In vivo exposure of carp to graded concentrations of bisphenol A
Faculty of Pharmaceutical, Biomedical and Veterinary Sciences. Pharmacy
General and comparative endocrinology. - New York
, p. 15-24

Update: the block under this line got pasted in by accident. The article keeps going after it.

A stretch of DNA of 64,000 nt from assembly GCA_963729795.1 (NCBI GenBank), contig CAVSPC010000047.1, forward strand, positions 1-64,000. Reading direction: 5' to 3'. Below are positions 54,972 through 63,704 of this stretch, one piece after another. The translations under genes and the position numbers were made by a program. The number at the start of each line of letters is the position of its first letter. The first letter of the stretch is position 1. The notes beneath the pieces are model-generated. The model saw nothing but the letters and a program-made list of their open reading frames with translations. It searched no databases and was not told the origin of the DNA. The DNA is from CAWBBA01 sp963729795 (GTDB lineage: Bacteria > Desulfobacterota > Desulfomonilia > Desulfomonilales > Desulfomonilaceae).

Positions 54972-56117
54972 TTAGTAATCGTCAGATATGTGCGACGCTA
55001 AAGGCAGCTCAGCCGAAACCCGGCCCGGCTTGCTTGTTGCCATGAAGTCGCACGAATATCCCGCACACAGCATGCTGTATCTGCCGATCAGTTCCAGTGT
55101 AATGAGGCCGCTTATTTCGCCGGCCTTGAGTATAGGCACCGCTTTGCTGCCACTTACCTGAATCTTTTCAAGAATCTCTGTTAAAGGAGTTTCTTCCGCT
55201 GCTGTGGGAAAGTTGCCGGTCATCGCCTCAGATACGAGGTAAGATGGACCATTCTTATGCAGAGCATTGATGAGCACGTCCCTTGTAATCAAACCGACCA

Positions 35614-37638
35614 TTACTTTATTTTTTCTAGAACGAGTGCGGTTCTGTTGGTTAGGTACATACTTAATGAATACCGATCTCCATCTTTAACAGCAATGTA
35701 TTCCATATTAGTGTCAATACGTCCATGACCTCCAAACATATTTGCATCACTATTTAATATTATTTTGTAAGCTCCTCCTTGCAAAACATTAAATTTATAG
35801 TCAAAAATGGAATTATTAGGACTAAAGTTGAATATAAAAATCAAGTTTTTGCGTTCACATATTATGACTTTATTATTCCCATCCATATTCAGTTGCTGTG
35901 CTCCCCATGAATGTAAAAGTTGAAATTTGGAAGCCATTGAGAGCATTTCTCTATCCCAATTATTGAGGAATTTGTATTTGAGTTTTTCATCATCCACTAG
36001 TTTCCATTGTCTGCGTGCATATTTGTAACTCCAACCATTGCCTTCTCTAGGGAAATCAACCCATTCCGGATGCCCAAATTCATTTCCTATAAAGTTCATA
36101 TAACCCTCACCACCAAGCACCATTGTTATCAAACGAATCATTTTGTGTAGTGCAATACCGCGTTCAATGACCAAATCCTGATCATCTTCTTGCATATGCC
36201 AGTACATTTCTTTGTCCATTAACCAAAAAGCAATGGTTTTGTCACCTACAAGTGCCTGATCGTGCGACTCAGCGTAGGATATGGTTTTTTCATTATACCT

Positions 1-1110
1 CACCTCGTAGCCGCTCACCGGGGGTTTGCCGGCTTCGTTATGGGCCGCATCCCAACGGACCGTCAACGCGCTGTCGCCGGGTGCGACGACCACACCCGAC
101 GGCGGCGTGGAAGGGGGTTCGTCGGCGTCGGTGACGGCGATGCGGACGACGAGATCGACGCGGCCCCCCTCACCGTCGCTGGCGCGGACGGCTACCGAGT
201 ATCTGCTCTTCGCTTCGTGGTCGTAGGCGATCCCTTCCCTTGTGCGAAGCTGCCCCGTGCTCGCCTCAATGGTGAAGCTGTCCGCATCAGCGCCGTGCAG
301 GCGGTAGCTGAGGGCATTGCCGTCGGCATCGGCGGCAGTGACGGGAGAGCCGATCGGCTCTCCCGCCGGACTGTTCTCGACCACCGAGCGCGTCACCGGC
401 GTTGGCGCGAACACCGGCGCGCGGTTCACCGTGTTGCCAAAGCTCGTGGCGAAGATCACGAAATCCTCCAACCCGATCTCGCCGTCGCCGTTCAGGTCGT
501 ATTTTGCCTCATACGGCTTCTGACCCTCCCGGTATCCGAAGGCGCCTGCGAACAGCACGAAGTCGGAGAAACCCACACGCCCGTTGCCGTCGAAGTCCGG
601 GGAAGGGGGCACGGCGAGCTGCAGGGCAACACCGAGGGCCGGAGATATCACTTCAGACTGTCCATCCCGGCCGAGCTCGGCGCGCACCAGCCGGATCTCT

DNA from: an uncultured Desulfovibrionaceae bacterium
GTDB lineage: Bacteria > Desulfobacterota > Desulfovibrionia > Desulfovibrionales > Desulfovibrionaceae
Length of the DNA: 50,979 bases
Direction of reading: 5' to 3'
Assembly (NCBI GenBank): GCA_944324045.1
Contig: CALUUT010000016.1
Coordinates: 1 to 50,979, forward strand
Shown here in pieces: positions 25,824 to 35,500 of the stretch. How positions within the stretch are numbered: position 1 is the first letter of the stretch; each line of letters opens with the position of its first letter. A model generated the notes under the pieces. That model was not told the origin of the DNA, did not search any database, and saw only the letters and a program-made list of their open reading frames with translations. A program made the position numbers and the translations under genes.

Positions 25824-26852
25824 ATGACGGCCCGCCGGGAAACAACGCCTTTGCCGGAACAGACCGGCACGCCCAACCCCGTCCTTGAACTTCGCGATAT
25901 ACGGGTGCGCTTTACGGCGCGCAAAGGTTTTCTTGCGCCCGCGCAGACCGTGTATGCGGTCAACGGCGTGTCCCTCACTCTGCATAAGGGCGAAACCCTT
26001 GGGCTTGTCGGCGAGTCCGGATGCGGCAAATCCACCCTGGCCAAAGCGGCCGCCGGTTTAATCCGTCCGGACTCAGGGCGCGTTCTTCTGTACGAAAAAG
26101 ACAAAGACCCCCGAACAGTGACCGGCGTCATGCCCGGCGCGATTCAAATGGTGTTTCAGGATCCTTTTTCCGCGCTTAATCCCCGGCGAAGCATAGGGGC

A wide range of environmental pollutants commonly termed endocrine disrupters (ED) can mimic steroid hormones causing adverse health effects. Recent studies showed that bisphenol A (BPA) together with other estrogenic chemicals, may be responsible for the disrupting effects observed in fish of the middle River Po. The present study has investigated the potential role of BPA in inducing this kind of effects and to this aim, 1-year-old (k1) common carp were exposed for 14 days to graded concentrations of BPA (1, 10, 100, and 1000 μg/L). Histological alterations of gonads were described and compared to vitellogenin (VTG) and sex steroid levels. In carp males, BPA caused severe alterations of testis structure starting from 1 μg/L. Several specimens lost the typical lobular structure showing spermatogenic cysts intermingled with free spermatozoa often degenerating into the lumen. Oocyte atresia was observed starting from 1 μg BPA/L, concerning 57.1% of females at the highest concentration (1000 μg BPA/L). A few carp from the same highest treatment also showed intersexuality (27%). Oestradiol-17β (E2) significantly decreased both in 1 and 10 μg BPA/L exposed carp reaching again values not significantly different from control in 1000 μg BPA/L. At this concentration, a significant reduction of testosterone (T) was observed in both males and females. The mean plasma concentration of VTG significantly increased in 1000 μg BPA/L exposed carp, even if a growing number of responsive carp was observed starting from the environmental concentrations (1 and 10 μg BPA/L).